A Ferguson Police officer named Darren Wilson, an officer with six years on the force and no disciplinary record, is the officer who shot and killed Michael Brown on Saturday, says chief Tom Jackson.
Jackson released Wilson's name to the media as well as information about a strongarm robbery that occurred just before Brown's death. Brown was a suspect in the incident,
and Dorian Johnson, who has been vocal about witnessing Brown's death, is also a suspect, according to information released by police. Update 2:20 p.m.: Police say Johnson will not be charged in the robbery.
Jackson offered a timeline for the events on August 2:
Around 11:40 a.m., an officer, now identified as Wilson, arrived at a sick call in the Parkridge Apartments. At 11:51 a.m., there was a 911 call from a nearby convenience store -- not the QuikTrip in Ferguson that was later burned and looted, the chief says -- for a robbery. At 11:52 a.m., dispatch released a description of the robbery suspect: a black male in a white T-shirt.
At 12:01 p.m, Wilson encountered Michael Brown, who was walking toward QuikTrip. That's when Wilson shot Brown.
Update 2:20 p.m.: Police say Wilson did not approach Brown because of the robbery. He approached Brown about walking in the street.
At 12:04 p.m., a second officer arrived at the scene, and at 12:05 p.m., a supervisor was dispatched to the scene.
According to security-camera images and information released by police, a suspect identified as Brown appears to physically intimidate a store clerk to steal a box of Swisher Sweets cigars valued at about $50.
The officer is on paid administrative leave, per departmental policy. Jackson told reporters this week that some officers were taking vacation time to "get out of town" after the unrest.
Update 12 p.m.: Here's our full report on the robbery that happened before Wilson shot Brown: Michael Brown Police Report: Photos Suggest Robbery Beforehand, Limited Other Details
Update 10:30 a.m.: Here's Governor Jay Nixon's reaction to the announcement today:
I'm pleased that the people of Ferguson and the region began to get some long-overdue information today, and I will continue to call for openness and transparency as the parallel investigations into this tragedy proceed to their necessary conclusions. For the sake of the family, the citizens of Ferguson, and the entire region, it is vital that the investigations into the shooting death of Michael Brown move forward in a thorough, open and transparent manner to ensure that trust is restored and justice is done.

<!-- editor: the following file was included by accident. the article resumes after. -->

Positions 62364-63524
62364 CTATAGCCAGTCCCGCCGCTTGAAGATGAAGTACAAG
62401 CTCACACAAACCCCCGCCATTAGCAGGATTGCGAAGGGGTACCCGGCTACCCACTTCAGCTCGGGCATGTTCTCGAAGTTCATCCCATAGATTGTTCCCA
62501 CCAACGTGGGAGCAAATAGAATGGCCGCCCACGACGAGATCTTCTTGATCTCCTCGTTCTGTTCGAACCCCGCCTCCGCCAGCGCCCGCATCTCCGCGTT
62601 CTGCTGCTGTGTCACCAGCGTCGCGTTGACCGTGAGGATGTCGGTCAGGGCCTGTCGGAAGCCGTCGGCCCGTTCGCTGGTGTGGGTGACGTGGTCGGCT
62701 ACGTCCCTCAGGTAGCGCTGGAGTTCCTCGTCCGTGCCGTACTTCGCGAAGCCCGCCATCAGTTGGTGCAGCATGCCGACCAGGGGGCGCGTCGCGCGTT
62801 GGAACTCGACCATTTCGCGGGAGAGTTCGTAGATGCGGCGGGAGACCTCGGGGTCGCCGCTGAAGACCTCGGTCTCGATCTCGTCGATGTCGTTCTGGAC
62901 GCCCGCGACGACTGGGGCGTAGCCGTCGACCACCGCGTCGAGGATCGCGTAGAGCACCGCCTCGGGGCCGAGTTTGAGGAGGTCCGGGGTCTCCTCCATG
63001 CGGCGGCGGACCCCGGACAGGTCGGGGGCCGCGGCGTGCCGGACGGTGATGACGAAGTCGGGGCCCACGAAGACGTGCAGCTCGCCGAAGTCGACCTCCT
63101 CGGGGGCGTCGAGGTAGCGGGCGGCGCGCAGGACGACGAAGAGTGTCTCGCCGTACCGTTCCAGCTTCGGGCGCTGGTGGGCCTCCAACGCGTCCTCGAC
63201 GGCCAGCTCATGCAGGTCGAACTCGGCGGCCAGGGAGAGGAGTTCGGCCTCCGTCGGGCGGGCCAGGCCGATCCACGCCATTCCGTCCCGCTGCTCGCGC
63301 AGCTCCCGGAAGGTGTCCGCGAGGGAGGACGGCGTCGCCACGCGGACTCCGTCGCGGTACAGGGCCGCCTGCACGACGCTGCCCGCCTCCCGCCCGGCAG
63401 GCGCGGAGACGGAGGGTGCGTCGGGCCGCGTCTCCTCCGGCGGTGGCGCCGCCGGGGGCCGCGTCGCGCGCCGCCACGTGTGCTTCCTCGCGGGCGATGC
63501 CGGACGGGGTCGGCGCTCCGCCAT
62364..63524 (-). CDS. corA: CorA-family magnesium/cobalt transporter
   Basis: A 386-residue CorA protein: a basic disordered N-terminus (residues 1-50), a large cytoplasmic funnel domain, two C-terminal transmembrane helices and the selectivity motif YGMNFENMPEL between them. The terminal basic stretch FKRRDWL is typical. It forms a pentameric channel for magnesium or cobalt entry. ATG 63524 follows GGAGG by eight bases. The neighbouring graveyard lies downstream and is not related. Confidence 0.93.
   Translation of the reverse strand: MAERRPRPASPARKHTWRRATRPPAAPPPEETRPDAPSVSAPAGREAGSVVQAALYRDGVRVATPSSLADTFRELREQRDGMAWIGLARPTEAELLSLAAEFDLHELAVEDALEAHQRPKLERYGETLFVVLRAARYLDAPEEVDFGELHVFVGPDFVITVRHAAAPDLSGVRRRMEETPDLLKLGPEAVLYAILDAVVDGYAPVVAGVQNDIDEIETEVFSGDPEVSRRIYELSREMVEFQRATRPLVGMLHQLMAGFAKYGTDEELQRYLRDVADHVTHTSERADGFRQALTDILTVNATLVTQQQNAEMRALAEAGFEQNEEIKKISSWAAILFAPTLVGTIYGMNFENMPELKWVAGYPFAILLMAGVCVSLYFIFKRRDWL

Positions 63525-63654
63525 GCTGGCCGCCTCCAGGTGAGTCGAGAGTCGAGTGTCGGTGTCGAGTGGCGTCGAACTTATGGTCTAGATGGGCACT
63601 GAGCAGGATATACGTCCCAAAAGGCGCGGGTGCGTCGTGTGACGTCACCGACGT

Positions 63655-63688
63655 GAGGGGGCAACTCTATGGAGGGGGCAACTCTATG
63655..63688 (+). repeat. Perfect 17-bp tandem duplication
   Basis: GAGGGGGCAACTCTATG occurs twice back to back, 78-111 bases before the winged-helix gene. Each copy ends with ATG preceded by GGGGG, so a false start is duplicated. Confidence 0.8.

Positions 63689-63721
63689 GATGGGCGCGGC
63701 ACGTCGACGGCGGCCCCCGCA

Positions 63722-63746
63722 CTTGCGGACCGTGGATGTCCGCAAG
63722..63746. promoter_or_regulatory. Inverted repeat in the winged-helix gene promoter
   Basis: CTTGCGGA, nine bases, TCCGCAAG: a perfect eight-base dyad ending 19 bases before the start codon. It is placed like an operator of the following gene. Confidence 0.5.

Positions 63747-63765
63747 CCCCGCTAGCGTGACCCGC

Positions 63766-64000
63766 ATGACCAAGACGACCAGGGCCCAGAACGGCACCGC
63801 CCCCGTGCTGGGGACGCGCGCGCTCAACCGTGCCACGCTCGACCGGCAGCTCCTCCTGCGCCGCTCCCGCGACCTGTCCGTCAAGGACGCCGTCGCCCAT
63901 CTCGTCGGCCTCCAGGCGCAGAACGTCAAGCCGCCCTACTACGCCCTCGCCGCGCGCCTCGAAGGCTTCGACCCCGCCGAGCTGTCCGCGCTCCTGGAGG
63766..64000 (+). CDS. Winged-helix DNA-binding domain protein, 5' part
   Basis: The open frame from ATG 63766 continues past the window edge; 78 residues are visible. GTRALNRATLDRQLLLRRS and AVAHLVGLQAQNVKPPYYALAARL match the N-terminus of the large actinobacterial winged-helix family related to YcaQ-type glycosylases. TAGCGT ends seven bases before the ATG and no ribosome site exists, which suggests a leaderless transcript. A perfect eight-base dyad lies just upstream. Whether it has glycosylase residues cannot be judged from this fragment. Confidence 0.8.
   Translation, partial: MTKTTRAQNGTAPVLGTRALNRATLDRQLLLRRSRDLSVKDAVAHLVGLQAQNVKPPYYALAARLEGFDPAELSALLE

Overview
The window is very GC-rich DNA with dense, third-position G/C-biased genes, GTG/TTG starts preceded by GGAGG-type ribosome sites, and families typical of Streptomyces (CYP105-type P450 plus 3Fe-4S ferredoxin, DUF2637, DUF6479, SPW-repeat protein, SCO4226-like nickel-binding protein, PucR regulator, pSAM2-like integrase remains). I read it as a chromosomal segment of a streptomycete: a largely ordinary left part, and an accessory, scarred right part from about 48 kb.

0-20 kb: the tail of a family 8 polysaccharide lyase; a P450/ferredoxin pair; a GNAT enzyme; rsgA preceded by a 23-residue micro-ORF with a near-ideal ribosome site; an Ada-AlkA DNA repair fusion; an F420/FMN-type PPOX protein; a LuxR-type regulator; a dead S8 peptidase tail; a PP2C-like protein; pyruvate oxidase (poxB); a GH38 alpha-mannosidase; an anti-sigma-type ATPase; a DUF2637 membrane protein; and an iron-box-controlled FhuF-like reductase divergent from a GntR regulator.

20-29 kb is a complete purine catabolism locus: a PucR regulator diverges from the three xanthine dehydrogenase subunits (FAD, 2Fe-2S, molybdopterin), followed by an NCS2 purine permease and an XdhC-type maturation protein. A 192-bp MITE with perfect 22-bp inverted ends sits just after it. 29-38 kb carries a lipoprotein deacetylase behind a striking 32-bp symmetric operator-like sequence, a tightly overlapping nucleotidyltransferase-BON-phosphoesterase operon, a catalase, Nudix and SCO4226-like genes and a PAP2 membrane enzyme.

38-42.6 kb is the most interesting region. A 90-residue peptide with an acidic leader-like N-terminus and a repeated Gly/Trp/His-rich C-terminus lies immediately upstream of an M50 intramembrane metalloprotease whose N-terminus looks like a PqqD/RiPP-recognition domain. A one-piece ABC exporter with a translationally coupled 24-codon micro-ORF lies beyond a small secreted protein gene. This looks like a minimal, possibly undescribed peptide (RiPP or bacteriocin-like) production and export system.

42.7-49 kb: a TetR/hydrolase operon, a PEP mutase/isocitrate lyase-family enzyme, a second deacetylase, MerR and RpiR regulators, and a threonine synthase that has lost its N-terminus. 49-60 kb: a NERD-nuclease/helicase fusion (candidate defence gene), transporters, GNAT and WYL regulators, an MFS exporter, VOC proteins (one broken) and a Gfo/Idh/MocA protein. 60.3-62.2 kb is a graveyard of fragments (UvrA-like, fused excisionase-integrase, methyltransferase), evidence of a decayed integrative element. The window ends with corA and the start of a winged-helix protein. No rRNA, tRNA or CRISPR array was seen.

Update 9:45 a.m.: Daily RFT reached out to attorneys for Michael Brown's family and relatives. We were able to reach Pastor Charles Ewing, Brown's uncle, and this is all he would say: "I have no comment right now. I can't talk right now. I'm just so upset."
Note: Last year, we did a story about a St. Louis Metropolitan Police officer named Darren Wilson. That is not the same Wilson as the Ferguson Police officer named Darren Wilson who shot Brown. Just a heads up.
Our earlier story:
Ever since Brown was shot and killed Saturday afternoon, police response has angered a community already consumed by mournful fury at the death of a teen who was starting college in the fall. Some Ferguson protesters cited the obtuse police response to neighbors' questions about Brown's killing, combined with a history of mistrust between the mostly black community and mostly white police force, as justification for the looting and violence that swept this quiet St. Louis suburb this week.
As the investigation began Saturday, Brown's body was left uncovered outside, a move even Ferguson Police Chief Tom Jackson said made him uncomfortable. Jackson explained by saying nearby gunshots interfered with the on-the-scene investigation into his death.
When the community demanded the name of the officer who shot brown, police had to refuse, citing the ongoing investigation. By Monday, police agreed to release the name but quickly changed their minds, citing threats on the lives of the officer.
As police delayed releasing the officer's name, the chiefs of Ferguson and St. Louis County's police forces also secretive about the number of times Brown was shot. When asked by reporters, St. Louis County Chief Jon Belmar told reporters, "more than just a couple, but I don't think it was many more than that."
Police were also slow to talk to a key witness in the investigation, Dorian Johnson, who was with Brown when he was killed.
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